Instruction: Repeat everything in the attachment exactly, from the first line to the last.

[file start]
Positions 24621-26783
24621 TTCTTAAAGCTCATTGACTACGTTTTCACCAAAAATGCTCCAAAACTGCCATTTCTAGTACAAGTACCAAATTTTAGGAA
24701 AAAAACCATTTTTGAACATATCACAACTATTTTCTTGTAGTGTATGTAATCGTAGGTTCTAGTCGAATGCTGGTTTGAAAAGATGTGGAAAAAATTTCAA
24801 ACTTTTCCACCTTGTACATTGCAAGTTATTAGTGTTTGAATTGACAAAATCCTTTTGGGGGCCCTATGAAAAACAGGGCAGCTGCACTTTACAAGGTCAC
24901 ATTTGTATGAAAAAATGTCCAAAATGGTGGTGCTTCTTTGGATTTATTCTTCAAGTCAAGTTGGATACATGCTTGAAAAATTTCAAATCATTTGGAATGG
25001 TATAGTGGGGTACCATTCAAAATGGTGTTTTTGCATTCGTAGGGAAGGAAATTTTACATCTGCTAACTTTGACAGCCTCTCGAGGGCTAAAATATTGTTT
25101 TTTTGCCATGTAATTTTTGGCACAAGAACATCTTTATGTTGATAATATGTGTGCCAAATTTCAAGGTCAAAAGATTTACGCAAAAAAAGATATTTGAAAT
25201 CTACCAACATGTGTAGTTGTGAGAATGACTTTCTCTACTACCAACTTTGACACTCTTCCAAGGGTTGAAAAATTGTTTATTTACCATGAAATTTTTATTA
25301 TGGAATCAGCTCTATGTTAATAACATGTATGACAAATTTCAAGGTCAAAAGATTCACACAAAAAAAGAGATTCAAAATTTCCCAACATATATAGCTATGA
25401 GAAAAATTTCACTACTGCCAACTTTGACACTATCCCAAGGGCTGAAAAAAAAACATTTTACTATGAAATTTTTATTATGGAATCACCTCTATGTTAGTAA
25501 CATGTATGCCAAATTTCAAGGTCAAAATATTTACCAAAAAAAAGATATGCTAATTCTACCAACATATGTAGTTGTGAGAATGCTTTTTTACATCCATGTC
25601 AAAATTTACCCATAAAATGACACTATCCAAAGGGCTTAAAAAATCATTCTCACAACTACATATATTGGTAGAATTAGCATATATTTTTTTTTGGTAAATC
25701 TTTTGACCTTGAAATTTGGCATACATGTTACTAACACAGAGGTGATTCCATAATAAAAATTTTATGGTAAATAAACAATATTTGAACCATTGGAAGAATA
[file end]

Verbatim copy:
Positions 24621-26783
24621 TTCTTAAAGCTCATTGACTACGTTTTCACCAAAAATGCTCCAAAACTGCCATTTCTAGTACAAGTACCAAATTTTAGGAA
24701 AAAAACCATTTTTGAACATATCACAACTATTTTCTTGTAGTGTATGTAATCGTAGGTTCTAGTCGAATGCTGGTTTGAAAAGATGTGGAAAAAATTTCAA
24801 ACTTTTCCACCTTGTACATTGCAAGTTATTAGTGTTTGAATTGACAAAATCCTTTTGGGGGCCCTATGAAAAACAGGGCAGCTGCACTTTACAAGGTCAC
24901 ATTTGTATGAAAAAATGTCCAAAATGGTGGTGCTTCTTTGGATTTATTCTTCAAGTCAAGTTGGATACATGCTTGAAAAATTTCAAATCATTTGGAATGG
25001 TATAGTGGGGTACCATTCAAAATGGTGTTTTTGCATTCGTAGGGAAGGAAATTTTACATCTGCTAACTTTGACAGCCTCTCGAGGGCTAAAATATTGTTT
25101 TTTTGCCATGTAATTTTTGGCACAAGAACATCTTTATGTTGATAATATGTGTGCCAAATTTCAAGGTCAAAAGATTTACGCAAAAAAAGATATTTGAAAT
25201 CTACCAACATGTGTAGTTGTGAGAATGACTTTCTCTACTACCAACTTTGACACTCTTCCAAGGGTTGAAAAATTGTTTATTTACCATGAAATTTTTATTA
25301 TGGAATCAGCTCTATGTTAATAACATGTATGACAAATTTCAAGGTCAAAAGATTCACACAAAAAAAGAGATTCAAAATTTCCCAACATATATAGCTATGA
25401 GAAAAATTTCACTACTGCCAACTTTGACACTATCCCAAGGGCTGAAAAAAAAACATTTTACTATGAAATTTTTATTATGGAATCACCTCTATGTTAGTAA
25501 CATGTATGCCAAATTTCAAGGTCAAAATATTTACCAAAAAAAAGATATGCTAATTCTACCAACATATGTAGTTGTGAGAATGCTTTTTTACATCCATGTC
25601 AAAATTTACCCATAAAATGACACTATCCAAAGGGCTTAAAAAATCATTCTCACAACTACATATATTGGTAGAATTAGCATATATTTTTTTTTGGTAAATC
25701 TTTTGACCTTGAAATTTGGCATACATGTTACTAACACAGAGGTGATTCCATAATAAAAATTTTATGGTAAATAAACAATATTTGAACCATTGGAAGAATA